She couldn’t breathe, couldn’t eat, couldn’t move.
Twenty-four-year-old Jess Ackland’s lungs had collapsed and she was dying.
“I probably only had another day or so left in me,” Ms Ackland, now 32, tells AAP.
“I couldn’t string a four-word sentence together – it used up the energy I needed to breathe.
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“I wouldn’t lie down because I was terrified I wouldn’t wake up.”
Then came what she and her nearest and dearest had been hoping for: they found a lung donor.
A 50-year-old woman had passed away but not before signing up to donate her organs. Ms Ackland’s life was saved.
“I couldn’t explain the lung pain until after I had the transplant. You don’t realise how raw your lungs feel … they’re on fire,” says the business woman from South Australia’s Riverland.
“Once they took the intubation tube out, that’s when I realised how easy everything felt. It was astounding.”
Ms Ackland was born with cystic fibrosis – an inherited disorder that causes the production of abnormally thick mucus which causes severe damage to the lungs, digestive system and other organs.
While a very healthy child, by her early 20s it felt like she was breathing through a straw.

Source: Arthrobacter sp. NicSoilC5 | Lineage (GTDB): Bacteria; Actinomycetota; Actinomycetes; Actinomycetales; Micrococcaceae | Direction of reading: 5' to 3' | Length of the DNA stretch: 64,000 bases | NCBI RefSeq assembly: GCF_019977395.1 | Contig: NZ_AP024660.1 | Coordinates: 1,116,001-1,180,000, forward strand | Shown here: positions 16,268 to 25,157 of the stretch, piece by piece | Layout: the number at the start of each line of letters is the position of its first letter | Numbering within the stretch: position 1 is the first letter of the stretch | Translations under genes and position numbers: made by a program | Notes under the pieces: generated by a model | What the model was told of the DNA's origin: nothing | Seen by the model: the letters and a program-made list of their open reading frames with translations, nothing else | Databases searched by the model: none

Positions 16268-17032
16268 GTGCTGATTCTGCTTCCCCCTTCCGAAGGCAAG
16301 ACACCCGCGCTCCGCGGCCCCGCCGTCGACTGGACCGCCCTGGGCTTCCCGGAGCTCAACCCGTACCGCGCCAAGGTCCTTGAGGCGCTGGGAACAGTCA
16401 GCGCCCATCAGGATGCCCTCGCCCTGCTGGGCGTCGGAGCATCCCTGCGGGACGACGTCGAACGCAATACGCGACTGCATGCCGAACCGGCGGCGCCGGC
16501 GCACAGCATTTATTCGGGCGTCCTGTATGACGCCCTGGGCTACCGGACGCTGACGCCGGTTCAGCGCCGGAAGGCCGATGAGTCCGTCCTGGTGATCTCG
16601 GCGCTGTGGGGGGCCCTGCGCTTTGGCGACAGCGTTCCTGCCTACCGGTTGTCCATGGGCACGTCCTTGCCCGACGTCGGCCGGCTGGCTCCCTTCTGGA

She would wake up in the mornings choking on mucus: “It felt like I was drowning. It was horrific.
“By that stage I’d settled into a long term relationship, had bought a house with my partner and we were looking at the rest of our lives and it didn’t look so great for me,” she says.
With her lungs operating at 29 per cent capacity, Ms Ackland was too sick to join clinical drug trials.
Her doctor said even a common cold could be enough to kill her.
“I was very good at avoiding catching colds but that’s also because I was too sick to go anywhere,” she says with a wry laugh.
Ms Ackland’s lungs were giving up – she was going through end stage cystic fibrosis. Eventually, they both collapsed.
By the time they found her a suitable pair of lungs, she was very close to death.
A shocking two per cent of Australians who die in hospital are viable donors, according to DonateLife, the federal government program designed to make sure more Australians have access to transplants.
But while four in five Australians say they support donation, only one in three are registered donors. Finding the perfect match is by no means a given.
“It was a miracle, basically,” Ms Ackland says.
She talks very fondly of the woman who saved her life.
“I’m so glad to be able to give my donor many more adventures in a way and hope her family know what a riot of a time we have together every day,” she says.
Even if there were some adjustments to get used to.
“The worst bit was when I coughed up phlegm for the first time and realised it wasn’t mine,” she laughs.
“For someone who doesn’t like bodily fluids, that took a bit of getting used to.”
This DonateLife Week (July 24-31), Australians are being urged to register as organ and tissue donors to help save a life like Ms Ackland’s or one of the 1750 people currently on the waiting list.